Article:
So complicated: Why the relentless Avril Lavigne clone conspiracy persists

Chill out. Avril Lavigne is not dead, though her skeptics would have you think differently. Here's why the Canadian singer's fans and followers think the clone hoax rumours keep coming.

'She knows her fans don't believe it,' says UnitedforAvril fan club member

A conspiracy theory about Avril Lavigne has resurfaced, claiming the real Avril has been replaced by a woman named Melissa Vandella. Fans and followers of Lavigne aren't very fond of the hoax. Here's a photo of Lavigne in 2003, left, and another of the singer in 2013. (Richard Drew/Associated Press/Owen Sweeney/Invision/Associated Press)

Chill out. Avril Lavigne is not dead, though her skeptics would have you think differently.

The Napanee, Ont., pop-punk princess has been the target of a bizarre years-long internet conspiracy which claims the so-called real Lavigne died and was replaced by a body double she had been using named Melissa Vandella — the "new Avril." It's in a similar vein as the "Paul is Dead" urban legend that's haunted Paul McCartney since the late 60s.

Skeptics claim Lavigne's outfit changes, hidden messages in her songs and her altered facial appearance in the years following her debut prove their point.

Though the story has been floating around in some capacity for years — and is largely based around a Brazilian fan site which admits the hoax is untrue — it resurfaced on Twitter over the past few days and stirred up even more completely unverified and speculative debate.

The relentless rumour has flooded the comments on Lavigne's social media accounts and that's ticked off a lot of her diehard fans, who wonder, why pick on Lavigne?

'Avril is alive and well'

Rafael Almeida Melo runs the Brazil-based UnitedforAvril fan club, which has more than 59,000 followers on Twitter. They feel the need to address the hoax every time it comes back up. Melo thinks it is "nonsense" but admits that people love conspiracy theories.

"There are people who blindly believe in everything they read," he told CBC News. "The majority forgets that she became very popular at only 17 and now she is a 32-year-old woman. People can change."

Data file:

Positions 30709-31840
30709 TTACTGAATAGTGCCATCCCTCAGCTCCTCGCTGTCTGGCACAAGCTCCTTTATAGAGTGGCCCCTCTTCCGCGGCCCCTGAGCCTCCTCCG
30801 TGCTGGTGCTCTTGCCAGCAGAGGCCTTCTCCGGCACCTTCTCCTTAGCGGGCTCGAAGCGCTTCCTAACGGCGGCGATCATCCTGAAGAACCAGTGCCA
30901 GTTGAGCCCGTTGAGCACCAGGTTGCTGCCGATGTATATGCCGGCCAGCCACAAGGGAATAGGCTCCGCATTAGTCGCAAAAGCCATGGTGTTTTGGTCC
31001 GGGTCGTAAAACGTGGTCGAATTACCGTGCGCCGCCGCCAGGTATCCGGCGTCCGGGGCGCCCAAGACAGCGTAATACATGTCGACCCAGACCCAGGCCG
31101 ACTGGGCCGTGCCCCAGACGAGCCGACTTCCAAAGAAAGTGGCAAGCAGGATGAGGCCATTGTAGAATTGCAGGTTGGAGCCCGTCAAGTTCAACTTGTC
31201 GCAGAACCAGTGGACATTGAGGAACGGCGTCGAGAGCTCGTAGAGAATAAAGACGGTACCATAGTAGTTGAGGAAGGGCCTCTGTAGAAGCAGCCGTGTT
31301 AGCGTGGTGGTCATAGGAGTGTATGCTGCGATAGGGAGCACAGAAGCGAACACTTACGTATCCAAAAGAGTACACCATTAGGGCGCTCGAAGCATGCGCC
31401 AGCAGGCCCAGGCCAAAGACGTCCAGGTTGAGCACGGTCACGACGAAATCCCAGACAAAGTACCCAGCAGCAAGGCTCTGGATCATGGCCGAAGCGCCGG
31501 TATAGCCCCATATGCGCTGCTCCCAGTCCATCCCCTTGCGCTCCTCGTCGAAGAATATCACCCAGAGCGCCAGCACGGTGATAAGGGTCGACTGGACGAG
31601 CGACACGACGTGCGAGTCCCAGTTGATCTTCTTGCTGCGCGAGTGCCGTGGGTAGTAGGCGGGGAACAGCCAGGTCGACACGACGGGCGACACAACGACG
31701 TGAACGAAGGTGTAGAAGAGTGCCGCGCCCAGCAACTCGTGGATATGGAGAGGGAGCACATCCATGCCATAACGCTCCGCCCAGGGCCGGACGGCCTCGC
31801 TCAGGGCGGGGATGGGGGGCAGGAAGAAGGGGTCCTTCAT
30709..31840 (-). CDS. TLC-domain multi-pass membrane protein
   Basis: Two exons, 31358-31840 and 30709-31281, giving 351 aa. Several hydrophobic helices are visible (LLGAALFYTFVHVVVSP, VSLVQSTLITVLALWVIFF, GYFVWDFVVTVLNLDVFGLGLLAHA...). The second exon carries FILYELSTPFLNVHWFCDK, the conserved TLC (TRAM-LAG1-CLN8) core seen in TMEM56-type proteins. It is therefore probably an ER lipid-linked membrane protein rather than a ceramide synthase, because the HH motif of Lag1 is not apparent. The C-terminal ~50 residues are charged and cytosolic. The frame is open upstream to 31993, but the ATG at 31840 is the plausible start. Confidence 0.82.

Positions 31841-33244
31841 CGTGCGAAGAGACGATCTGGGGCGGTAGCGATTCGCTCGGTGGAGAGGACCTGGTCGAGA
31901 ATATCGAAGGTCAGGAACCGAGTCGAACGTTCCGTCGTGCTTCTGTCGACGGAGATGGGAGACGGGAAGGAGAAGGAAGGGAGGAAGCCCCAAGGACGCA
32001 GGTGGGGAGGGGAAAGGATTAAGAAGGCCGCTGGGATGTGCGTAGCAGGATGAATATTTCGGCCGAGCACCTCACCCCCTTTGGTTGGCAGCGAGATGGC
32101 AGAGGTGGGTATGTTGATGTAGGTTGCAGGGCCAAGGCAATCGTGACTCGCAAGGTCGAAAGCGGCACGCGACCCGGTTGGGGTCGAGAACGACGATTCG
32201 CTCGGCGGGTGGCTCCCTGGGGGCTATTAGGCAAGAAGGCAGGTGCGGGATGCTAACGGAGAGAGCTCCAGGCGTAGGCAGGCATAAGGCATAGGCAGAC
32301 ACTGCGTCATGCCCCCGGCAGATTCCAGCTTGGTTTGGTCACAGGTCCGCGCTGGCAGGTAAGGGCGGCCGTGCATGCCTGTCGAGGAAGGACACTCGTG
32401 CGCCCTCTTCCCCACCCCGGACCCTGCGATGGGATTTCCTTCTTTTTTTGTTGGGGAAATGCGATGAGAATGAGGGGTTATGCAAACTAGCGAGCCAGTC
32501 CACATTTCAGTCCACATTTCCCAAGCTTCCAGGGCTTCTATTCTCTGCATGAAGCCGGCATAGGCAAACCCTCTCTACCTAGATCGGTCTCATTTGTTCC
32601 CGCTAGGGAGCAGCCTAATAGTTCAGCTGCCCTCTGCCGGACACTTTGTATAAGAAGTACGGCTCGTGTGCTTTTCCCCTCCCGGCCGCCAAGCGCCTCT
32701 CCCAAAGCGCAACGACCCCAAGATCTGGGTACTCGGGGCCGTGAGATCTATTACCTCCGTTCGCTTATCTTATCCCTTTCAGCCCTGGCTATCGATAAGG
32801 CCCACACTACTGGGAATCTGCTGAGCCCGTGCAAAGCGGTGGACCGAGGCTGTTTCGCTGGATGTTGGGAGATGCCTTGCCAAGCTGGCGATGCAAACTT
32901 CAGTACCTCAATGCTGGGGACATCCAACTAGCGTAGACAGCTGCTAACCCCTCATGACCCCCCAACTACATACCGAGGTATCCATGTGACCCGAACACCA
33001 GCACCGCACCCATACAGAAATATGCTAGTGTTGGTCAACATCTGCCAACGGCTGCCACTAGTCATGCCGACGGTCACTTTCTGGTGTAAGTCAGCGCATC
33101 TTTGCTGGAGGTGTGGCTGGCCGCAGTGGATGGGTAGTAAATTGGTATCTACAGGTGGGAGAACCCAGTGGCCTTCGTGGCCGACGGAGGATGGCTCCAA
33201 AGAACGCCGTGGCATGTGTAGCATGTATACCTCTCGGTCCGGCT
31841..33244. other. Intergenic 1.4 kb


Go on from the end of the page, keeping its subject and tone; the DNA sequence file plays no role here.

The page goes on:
What upsets Melo the most is that people keep bringing up the theory in the fan club's Twitter mentions and on Lavigne's posts.

One of the posts in question is an ad Lavigne put up last week endorsing Slim Secrets, an Australian protein snack company. Critics spammed the posts on Facebook, Twitter and Instagram, with some jokingly countering that Lavigne would never promote the snack.

Sharon Thurin, the director of Slim Secrets, thinks the conspiracy is "insane."

"Avril is alive and well and I enjoyed working with her team. She is a professional and look forward to working with her again," she said in an email.

Thurin only heard about the conspiracy a few days ago but she's not worried it will impact the company's partnership with the singer.

Lavigne tweeted Tuesday that's she's just starting production on her new album, which will be her sixth.

'Wow, she does look different'

Ryan Broderick has been reliving the rumour for years. The Buzzfeed deputy global news director is credited with helping it go mainstream, after he tweeted and then wrote about it in 2015. He jokes it will be his journalistic legacy.

"It's a pretty prolific thing. It's really funny. I think a lot of it has to do with how visual it is. The fact that it can fit in a Twitter thread and that you can see it and say 'Oh my god,'" he said. He learned about the conspiracy during a trip to Brazil to visit his Buzzfeed colleagues working there. He said he can see why some find it plausible.

"With Avril Lavigne, she's out of the radar so often that when you see photos of her, you're like, 'Wow, she does look different,'" he said. "[She's] a celebrity that I wouldn't think would be important enough to clone and replace."

While Broderick admits the rumour is very funny, he does get nervous when people go a "little crazy" with it.

"You really hope that no one's using it to harass her," he said. "That's just like annoying."

'She knows her fans don't believe it'

Bill Kosmopoulos doesn't see anything funny about it. He runs Napanee, Ont.'s La Pizzeria in Lavigne's hometown.

After Lavigne lauded Kosmopoulos' pizza in some of her early interviews, the place became a must-visit for diehard fans. Kosmopoulos said he still gets her fans coming in and taking pictures every couple of days. He hadn't heard about the rumour but blames the media for it.

"Media, you guys are doing it," he said. "That's unbelievable with you guys."

Lavigne posted this photo of her and La Pizzeria's Bill Kosmopoulos this past February to celebrate national pizza day. She wrote 'this is my FAVORITE pizza in the world.' (Avril Lavigne/Facebook)

Lavigne's representatives have yet to comment on the conspiracy's most recent resurgence but UnitedforAvril's Melo is insistent the singer-songwriter is aware of it.

"Avril doesn't care much about what people say or think about her," he said.

"She knows her fans don't believe it, and that must be what matters to her, that's one of the reasons why we love her."

About the Author

Haydn Watters

Haydn Watters is a roving reporter for Ontario, primarily serving the province's local radio shows. He has worked for CBC News and CBC Radio in Halifax, Yellowknife, Ottawa and Toronto, with stints at the politics bureau and the entertainment unit. He also ran an experimental one-person pop-up bureau for the CBC in Barrie, Ont.